As the Stone Gives Way
Practicing the Easter journey
by Diana Trautwein | March 11, 2019
They come into my office, the one I’ve set up in my small home. Or they call on the telephone—by voice alone or with Facetime. Occasionally, they will send a pithy email, asking a particular question for my reflection or submitting a prayer request about a difficult situation. At the rate of two or three per week, I meet with these friends for hour-long sessions of spiritual direction, once a month.
I began training for this particular discipline during my last year of professional parish ministry, hoping that in retirement I might find some new way of encountering God, particularly as God is revealed in and through our oh-so-human stories. It has been a joyous, challenging, heartening journey, this venture into the lives of others, this gentle listening for the Wind of God.
Every session is unique, a reminder of the beautiful complexity of God’s creation and the myriad ways in which each and every human person reflects that truth. Some come seeking discernment about current or future employment options, some are coming to the brink of important decision making in other areas of their lives. Others come because they discover a longing to go deeper in their own understanding and experience of the God who made them.
I believe with all my heart that as followers of Jesus we are an Easter people. That rough-hewn, empty burial cave forms the bright and sturdy foundation of our faith.
All of them are dear, each one a reflection of the love of God made real and tangible before me. As they sit in the dark red leather chair across from me, or as they find some quiet space somewhere across the country while we talk on the phone, we work together to discover the Easter Light in the midst of whatever their own particular Lent might be.
Most of the time, it takes a while for that “stone” to give way. I believe with all my heart that as followers of Jesus we are an Easter people. That rough-hewn, empty burial cave forms the bright and sturdy foundation of our faith and is the goal toward which we point every day we live. But the Lenten seasons of life can sometimes feel long and winding, difficult to navigate, and sometimes exceedingly lonely.
One of my directees is facing a terminal diagnosis. No one knows how long her journey will be, but a whole lot of it feels dark and difficult. Together, we lean in and look for the threads of mercy and joy nestling in the midst of pain and suffering. Our joint prayer is for increasing spiritual vision, for the good kind of stubbornness (yes, it can sometimes be a good thing to be determined and committed, right?) so that we might grab hold of the beautiful and joyous, while, at the same time, honestly explore the mysterious labyrinth of death and dying.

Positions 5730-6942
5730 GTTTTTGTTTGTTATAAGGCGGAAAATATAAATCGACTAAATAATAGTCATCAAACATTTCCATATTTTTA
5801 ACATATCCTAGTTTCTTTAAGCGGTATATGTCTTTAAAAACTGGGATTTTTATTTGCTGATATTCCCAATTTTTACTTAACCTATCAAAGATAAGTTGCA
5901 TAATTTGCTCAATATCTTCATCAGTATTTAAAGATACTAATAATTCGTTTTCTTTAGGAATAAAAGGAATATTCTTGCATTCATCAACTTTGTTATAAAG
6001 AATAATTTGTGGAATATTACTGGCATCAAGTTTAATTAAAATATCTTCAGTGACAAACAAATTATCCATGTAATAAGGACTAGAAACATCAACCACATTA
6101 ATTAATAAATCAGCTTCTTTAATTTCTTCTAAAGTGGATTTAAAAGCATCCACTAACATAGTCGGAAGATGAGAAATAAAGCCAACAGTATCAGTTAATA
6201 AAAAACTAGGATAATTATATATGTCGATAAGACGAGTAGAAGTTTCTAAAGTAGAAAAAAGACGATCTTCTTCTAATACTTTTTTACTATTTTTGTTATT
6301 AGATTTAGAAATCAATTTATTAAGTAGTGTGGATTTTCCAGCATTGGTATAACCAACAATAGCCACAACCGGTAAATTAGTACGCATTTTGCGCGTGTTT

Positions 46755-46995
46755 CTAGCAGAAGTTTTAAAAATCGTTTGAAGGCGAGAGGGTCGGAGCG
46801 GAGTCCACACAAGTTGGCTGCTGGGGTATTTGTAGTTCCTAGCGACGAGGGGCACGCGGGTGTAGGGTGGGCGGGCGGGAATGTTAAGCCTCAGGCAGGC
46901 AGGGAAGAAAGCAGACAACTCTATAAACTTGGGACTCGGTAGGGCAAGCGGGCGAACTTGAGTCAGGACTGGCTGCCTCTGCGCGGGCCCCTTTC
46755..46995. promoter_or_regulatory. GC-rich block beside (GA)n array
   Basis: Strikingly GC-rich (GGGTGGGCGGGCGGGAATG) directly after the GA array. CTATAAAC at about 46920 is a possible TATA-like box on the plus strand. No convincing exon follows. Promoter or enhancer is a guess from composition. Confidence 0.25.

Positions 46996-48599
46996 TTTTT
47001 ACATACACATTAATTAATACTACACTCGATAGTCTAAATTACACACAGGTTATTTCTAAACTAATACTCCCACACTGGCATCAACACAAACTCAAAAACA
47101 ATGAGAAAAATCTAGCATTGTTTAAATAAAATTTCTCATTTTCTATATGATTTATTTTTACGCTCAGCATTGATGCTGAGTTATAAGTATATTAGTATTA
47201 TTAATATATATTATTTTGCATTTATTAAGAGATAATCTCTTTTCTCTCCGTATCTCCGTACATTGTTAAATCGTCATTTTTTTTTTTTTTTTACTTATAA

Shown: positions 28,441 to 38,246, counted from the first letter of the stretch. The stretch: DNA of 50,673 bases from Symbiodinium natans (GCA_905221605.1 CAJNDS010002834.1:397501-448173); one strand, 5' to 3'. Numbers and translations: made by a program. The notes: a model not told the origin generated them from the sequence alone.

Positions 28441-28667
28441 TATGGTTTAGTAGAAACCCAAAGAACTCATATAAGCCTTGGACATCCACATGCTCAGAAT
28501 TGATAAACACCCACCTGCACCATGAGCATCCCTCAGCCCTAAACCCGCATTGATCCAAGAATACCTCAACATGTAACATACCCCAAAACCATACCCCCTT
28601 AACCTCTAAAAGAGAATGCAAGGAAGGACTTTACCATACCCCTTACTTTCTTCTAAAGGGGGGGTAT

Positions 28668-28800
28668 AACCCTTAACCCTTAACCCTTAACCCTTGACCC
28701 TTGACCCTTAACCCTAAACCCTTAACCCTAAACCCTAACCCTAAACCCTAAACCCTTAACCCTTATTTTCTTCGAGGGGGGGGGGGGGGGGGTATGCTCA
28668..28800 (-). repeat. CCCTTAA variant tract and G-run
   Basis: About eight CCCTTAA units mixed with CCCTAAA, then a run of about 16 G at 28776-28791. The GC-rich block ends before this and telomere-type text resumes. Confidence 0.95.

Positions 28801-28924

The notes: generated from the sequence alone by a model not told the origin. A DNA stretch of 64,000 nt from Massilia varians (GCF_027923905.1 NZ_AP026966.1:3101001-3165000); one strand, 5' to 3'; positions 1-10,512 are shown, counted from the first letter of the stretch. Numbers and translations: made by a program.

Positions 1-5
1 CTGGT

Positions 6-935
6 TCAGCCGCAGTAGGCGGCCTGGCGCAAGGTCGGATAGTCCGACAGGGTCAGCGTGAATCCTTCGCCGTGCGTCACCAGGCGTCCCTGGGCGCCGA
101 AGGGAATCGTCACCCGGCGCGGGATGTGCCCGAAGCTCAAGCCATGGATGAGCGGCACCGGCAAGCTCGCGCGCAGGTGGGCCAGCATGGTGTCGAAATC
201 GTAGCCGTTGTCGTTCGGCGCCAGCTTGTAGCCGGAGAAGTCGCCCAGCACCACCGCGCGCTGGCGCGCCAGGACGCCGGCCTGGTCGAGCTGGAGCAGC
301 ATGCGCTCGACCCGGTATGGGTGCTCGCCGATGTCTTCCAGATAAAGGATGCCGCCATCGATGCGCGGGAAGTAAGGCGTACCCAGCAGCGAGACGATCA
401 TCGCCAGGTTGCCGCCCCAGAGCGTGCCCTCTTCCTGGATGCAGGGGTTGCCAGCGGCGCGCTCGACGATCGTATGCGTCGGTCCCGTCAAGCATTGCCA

Several of those I meet with are currently working within the institution of contemporary Christianity—in church or parachurch organizations. You might think that the Easter light would be more easily spotted in such situations, and sometimes it does shine bright and clear. But the church and its satellites are living organisms, led by flawed human beings. Sometimes the “boundaries fall in pleasant places” (Psalm 16:6), sometimes not so much. That monthly hour together provides a safe and confidential space for these friends to tell the truth, to shed the tears, to say that sometimes working for God is difficult and complicated. Always, we look together for the sign, the glimpse, the glimmer of holy light that will remind us of resurrection joy, even when it may feel like endless Lent.
Many people who come to me are wrestling with difficult personal relationships within their family circle—a parent battling one kind of illness or another, a broken or a breaking marriage, a wandering child. While I do not and cannot offer therapeutic advice, I can sit with them in the struggle and invite them to, once again, look for the light, listen for the Spirit.
I have walked a long journey with some of these good people, and occasionally it is important—even necessary—for us to pause and reflect on that truth. Remember when you saw God move into that situation and give you a flash of hope? Do you remember facing into this very issue last year (or five years ago) when…? Scripture is filled with the call to remember, and sometimes that is the most important work of direction—remembering together who God is and how God has been at work in the life of the person sitting before me.
If you are not familiar with the ministry of spiritual direction, I recommend two excellent books as an introduction:
Candlelight: Illuminating the Art of Spiritual Direction
by Susan Phillips
Holy Listening: The Art of Spiritual Direction
by Margaret Guenther
Association of Covenant Spiritual Directors
Ruth Haley Barton’s Transforming Center
Covenant minister Eva Sullivan-Knoff’s Journey Center